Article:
The beginnings of feminism in Scandinavian literature can be found in the works of such writers as Mathilde Fibiger, Camilla Collett, and Fredrika Bremer, who promoted women's right to select marriage partners and to have economic independence, including the legal right to control property and the right to paid employment. These issues became paramount in the literature of the Modern Breakthrough in the 1870s and the 1880s, when Henrik Ibsen's play Et dukkehjem (1879; tr. A Doll's House, 1880) was received as a clarion call to women's liberation. Many writers of the period, for example, Amalie Skram and Victoria Benedictsson, portrayed the situation of women as both oppressive and injurious. More attention was paid to the situation of women in the family and the world of work than in political life, for example, in the novels of Elin Wagner and the plays of Minna Canth. The franchise was extended to women in Finland in 1906, in Norway in 1913, in Denmark and Iceland in 1918, and in Sweden in 1921, but the struggle for women's right to vote is not a major theme in Scandinavian literature.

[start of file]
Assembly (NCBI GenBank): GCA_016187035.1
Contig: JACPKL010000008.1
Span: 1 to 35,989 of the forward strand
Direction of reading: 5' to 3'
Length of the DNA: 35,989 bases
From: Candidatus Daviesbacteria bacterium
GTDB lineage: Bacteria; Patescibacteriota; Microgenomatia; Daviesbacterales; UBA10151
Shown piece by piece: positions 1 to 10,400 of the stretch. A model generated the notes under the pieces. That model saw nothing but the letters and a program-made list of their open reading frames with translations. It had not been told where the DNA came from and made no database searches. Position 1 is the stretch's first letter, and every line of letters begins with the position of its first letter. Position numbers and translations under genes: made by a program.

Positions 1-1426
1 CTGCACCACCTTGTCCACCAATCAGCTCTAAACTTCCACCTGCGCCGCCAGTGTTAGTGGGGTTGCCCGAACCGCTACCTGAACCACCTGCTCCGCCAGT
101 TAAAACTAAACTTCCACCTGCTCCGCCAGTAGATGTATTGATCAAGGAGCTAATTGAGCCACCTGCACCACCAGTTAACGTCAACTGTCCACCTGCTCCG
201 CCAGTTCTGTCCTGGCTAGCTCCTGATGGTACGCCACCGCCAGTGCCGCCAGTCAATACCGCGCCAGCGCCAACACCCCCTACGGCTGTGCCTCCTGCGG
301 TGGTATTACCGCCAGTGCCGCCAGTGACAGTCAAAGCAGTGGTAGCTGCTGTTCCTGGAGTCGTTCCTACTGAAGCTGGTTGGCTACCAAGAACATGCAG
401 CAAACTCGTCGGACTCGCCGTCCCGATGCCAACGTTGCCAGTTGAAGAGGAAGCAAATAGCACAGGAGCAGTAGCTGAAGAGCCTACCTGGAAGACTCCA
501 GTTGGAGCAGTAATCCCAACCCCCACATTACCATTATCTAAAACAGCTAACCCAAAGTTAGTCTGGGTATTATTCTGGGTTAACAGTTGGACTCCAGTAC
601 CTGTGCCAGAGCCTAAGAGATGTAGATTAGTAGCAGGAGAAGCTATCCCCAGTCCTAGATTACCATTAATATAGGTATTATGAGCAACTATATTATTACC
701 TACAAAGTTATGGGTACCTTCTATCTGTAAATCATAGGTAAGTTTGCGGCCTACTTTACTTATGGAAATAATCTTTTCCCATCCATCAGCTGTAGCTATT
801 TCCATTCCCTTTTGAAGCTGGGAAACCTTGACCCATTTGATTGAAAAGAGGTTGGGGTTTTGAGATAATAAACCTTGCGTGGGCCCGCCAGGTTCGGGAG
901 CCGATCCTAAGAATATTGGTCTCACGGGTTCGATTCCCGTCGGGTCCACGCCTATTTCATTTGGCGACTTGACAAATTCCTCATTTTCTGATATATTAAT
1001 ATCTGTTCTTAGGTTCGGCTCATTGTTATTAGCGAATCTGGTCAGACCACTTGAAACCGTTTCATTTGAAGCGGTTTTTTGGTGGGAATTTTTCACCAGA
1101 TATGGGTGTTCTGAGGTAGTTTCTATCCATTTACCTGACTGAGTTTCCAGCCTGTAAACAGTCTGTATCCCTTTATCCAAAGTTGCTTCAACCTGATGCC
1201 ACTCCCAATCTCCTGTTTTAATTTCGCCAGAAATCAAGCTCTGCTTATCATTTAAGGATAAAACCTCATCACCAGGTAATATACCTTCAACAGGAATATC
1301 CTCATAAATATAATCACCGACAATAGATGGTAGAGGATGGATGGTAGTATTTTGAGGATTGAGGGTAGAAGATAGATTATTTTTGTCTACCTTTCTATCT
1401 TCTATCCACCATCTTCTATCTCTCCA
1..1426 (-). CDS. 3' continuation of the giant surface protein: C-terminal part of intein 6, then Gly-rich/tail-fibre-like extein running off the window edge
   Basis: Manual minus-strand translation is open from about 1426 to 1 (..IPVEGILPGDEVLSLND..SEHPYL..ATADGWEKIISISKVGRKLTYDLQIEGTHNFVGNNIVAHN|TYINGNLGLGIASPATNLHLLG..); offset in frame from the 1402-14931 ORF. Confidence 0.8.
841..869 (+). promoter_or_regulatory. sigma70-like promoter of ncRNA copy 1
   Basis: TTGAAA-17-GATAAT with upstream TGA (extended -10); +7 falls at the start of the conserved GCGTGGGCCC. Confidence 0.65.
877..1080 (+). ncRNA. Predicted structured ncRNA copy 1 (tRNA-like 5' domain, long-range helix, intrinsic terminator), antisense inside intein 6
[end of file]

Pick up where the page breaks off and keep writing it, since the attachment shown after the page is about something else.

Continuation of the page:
The second wave of feminism started around 1960 and deeply affected many Scandinavian writers. The rights of a female minority such as lesbians is a major theme in the work of Gerd Brantenberg. Radical feminism, and especially its emphasis on the role of patriarchy in the oppression of women, has influenced such writers as Svava Jakobsdottir, Cecilie Løveid, Kristina Lugn,and Bjørg Vik. Third-wave feminism can be observed in the work of such younger writers as Hanne Ørstavik, who in her novel Presten (2004; The Minister) links the social situation of Sami women to the colonial oppression of their forebears by the Norwegian government.

Historical Dictionary of Scandinavian Literature and Theater. . 2006.

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